From Fredonia, Lafayette proceeded to Buffalo, via a steamboat on Lake Erie, and he was greeted by a large crowd in the public square that now bears his name; and then, to Boston, where he participated in the 50th anniversary of the battle of Bunker Hill.

Groucho: 

The Marx Brothers made the movie ″Duck Soup″ in 1933, which was set in the mythical kingdom of Freedonia (note the spelling); and the then Fredonia Mayor, Harry B. Hickey, complained to Paramount Pictures: “it is my duty as mayor to question your intentions in using the name of our city in your picture”. 

Groucho Marx in ‘Copacabana (1947).’ Public Domain.

The Marx Brothers quickly and eloquently replied: ″Our advice is that you change the name of your town. It is hurting our picture. What makes you think you are mayor of Fredonia? Do you wear a black moustache, play the harp, speak with an Italian accent or chase girls, like Harpo? We are certain you do not. Therefore, we must be the mayor of Fredonia, not you″. Thus, an historic connection was formed between them and my home town. 

Italian dictator Benito Mussolini also had concerns with the movie, and banned the film in Italy.  Indeed, the Brothers had intended the film to be a farcical representation of fascist regimes, like Mussolini’s.

In 1987, the annual “Freedonia Marxonia: Marx Brothers Film Festival and Symposium” began at The State University of New York at Fredonia.  Each year, in the fall, and near Groucho’s October 2nd birthday, activities are held to honor the Marx Brothers and their relationship to local, national, and film history. The two-day event includes presentations by film historians, “re-interpretation” of movie scenes and locally produced short films by members of the performing arts departments; and the movie themselves, in the restored 1891 Fredonia Opera House. Freedonia Marxonia 2020 was a virtual event.

Sam:

Mark Twain by AF Bradley. Public Domain.

Samuel Langhorne Clemens (Mark Twain) was part owner and editor of the “Buffalo Express” newspaper from 1869 to 1871. Twain fell in love with Fredonia as an invited speaker in January,1870 at the Normal School. After that lecture, he initiated a move to Fredonia for his mother, sister and niece.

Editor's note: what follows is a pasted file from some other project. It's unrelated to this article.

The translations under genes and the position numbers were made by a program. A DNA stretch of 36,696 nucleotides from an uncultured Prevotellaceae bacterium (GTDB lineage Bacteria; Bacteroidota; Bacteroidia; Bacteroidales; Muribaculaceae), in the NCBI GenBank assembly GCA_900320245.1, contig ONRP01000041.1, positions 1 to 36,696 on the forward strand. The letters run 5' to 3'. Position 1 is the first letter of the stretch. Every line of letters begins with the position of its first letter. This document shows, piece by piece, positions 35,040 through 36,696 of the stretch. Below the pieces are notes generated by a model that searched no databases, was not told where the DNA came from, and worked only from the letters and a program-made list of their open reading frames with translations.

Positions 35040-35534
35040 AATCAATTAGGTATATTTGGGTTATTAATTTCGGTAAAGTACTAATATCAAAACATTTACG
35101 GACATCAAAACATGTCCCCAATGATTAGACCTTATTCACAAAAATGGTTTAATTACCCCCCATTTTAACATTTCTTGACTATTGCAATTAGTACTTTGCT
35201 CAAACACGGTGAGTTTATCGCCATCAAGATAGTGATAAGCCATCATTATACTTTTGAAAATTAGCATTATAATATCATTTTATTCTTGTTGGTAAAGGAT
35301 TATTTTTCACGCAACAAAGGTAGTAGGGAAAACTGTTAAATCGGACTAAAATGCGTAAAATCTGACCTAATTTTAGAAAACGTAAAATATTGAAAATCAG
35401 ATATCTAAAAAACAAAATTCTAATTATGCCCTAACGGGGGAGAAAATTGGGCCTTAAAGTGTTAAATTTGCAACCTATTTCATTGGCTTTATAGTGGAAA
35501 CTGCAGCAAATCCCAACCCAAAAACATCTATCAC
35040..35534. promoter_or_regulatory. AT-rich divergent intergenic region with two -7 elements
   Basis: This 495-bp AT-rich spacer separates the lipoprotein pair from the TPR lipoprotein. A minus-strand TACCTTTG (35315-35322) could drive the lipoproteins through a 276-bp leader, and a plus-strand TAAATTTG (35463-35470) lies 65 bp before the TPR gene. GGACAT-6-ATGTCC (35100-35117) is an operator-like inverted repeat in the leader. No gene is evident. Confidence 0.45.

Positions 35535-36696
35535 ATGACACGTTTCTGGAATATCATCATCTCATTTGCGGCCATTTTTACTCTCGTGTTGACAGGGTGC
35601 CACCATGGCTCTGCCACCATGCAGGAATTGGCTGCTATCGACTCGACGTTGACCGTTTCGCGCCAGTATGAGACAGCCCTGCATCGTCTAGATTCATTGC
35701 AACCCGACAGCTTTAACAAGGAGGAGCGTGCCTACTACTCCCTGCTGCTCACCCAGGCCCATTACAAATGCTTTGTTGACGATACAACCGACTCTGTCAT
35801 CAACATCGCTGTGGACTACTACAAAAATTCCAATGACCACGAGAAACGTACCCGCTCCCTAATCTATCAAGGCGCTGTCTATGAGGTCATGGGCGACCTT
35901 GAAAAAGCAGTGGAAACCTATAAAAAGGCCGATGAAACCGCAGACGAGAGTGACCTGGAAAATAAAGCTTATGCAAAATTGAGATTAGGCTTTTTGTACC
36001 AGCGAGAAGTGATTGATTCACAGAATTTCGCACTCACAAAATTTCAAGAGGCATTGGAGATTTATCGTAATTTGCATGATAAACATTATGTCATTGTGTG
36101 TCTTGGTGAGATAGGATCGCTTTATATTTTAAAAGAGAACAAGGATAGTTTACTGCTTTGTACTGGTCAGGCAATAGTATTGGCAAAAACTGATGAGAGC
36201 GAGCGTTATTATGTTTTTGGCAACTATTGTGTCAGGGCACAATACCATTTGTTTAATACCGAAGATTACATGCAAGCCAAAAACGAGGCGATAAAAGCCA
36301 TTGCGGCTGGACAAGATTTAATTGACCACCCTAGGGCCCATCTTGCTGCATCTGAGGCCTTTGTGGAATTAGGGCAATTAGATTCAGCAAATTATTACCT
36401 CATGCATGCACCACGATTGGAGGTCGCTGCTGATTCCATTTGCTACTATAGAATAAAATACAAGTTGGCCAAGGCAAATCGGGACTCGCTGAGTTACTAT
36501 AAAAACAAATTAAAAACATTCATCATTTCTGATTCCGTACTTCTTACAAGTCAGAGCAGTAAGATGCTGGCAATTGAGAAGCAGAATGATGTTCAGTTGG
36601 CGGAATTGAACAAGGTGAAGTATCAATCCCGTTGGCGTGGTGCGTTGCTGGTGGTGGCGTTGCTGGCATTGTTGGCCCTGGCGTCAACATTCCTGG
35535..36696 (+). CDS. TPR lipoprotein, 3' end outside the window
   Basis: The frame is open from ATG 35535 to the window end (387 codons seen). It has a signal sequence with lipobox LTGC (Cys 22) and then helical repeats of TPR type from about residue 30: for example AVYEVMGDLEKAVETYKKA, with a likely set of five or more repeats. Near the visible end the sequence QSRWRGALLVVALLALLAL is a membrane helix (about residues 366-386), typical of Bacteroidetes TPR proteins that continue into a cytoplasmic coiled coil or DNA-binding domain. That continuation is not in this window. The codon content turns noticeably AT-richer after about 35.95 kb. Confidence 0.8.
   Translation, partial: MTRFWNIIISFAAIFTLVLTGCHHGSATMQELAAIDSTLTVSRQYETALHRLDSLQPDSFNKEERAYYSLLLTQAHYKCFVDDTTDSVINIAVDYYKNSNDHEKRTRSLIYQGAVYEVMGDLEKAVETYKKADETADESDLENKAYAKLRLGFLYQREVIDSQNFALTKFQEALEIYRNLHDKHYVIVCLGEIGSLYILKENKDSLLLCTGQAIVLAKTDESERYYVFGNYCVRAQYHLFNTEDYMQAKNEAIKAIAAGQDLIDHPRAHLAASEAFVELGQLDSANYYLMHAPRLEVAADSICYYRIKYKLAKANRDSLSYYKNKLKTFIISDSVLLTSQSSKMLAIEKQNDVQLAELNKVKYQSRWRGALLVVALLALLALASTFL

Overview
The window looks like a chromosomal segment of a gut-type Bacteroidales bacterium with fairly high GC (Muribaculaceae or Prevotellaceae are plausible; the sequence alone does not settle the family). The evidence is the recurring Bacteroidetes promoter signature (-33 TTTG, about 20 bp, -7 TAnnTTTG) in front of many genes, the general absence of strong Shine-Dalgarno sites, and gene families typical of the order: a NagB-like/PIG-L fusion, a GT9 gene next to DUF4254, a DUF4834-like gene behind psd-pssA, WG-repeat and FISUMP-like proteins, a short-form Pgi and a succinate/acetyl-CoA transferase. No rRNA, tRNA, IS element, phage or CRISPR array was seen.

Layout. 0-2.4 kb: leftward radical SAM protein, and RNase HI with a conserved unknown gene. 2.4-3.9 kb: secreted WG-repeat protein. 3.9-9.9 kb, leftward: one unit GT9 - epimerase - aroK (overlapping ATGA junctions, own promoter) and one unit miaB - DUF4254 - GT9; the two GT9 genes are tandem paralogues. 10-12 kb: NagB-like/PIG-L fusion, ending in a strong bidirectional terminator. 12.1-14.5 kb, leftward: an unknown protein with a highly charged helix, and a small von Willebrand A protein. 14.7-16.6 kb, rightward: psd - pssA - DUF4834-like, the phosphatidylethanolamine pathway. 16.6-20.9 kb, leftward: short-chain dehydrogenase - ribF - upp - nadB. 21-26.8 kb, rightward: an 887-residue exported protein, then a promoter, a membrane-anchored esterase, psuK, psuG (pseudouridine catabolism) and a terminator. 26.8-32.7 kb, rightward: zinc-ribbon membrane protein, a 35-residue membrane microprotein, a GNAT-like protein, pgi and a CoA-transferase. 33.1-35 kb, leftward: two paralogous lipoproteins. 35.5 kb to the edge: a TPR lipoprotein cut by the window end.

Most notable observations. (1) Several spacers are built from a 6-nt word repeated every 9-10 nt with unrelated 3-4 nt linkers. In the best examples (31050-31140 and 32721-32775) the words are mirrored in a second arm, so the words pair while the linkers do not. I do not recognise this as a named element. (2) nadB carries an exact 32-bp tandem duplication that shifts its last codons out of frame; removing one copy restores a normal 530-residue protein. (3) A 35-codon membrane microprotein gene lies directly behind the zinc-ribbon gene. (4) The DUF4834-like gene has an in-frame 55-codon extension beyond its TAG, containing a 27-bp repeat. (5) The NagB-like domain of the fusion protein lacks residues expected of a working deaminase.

He told his sister “I went in there by night and was out by night, so I saw none of it, but I had an intelligent, attractive audience” for my lecture, “Our Fellow Savages of the Sandwich Islands”; and so, his decision to move his family was based entirely on how that audience had responded to his lecture. 

His family moved to Fredonia in the spring of 1870, and Twain and his wife were frequent visitors. Twain’s sister, Pamelia was one of the first women to join the Woman’s Christian Association in Fredonia, and worked to open the WCA Home for Aged women in 1892. Today, the home still operates as an assisted living facility

Unfortunately, Twain’s memories of life in Fredonia weren’t all positive. Charles L. Webster, of Fredonia, was his business manager, and was eventually named the head of Twain’s publishing company, Charles L. Webster and Co. of New York. It was with Webster and the bankrupting of their shared publishing company that his relationship with Fredonia went awry. 

Scholars believe that the village became the setting for Twain’s novella, “The Man Who Corrupted Hadleyburg”, which was written in 1898. “Hadleyburg enjoys the reputation of being an “incorruptible” town known for its responsible, honest people that are trained to avoid temptation. However, at some point the people of Hadleyburg manage to offend a passing stranger, and he vows to get his revenge by corrupting the town”.

Author’s Closing Thoughts:

My sources for this essay were The Darwin R. Barker Library and Historical Museum, and the archives of the Dunkirk Evening Observer, where, as a twelve-year-old, working in distribution, my interest in journalism first began to develop. If I was maudlin in the above, you can also review another treatise on the subject at John Mellencamp – Small Town Lyrics – Bing

And now, returning to reality, it is my opinion that “The World’s Greatest Deliberative Body” can no longer hold claim to that distinction. Sadly, some members of Congress have been censured for “voting their conscience.” And finally, there are others, who need to search their souls, and then determine whether they helped fuel this siege on the Capitol by perpetuating the notion of a fraudulent election.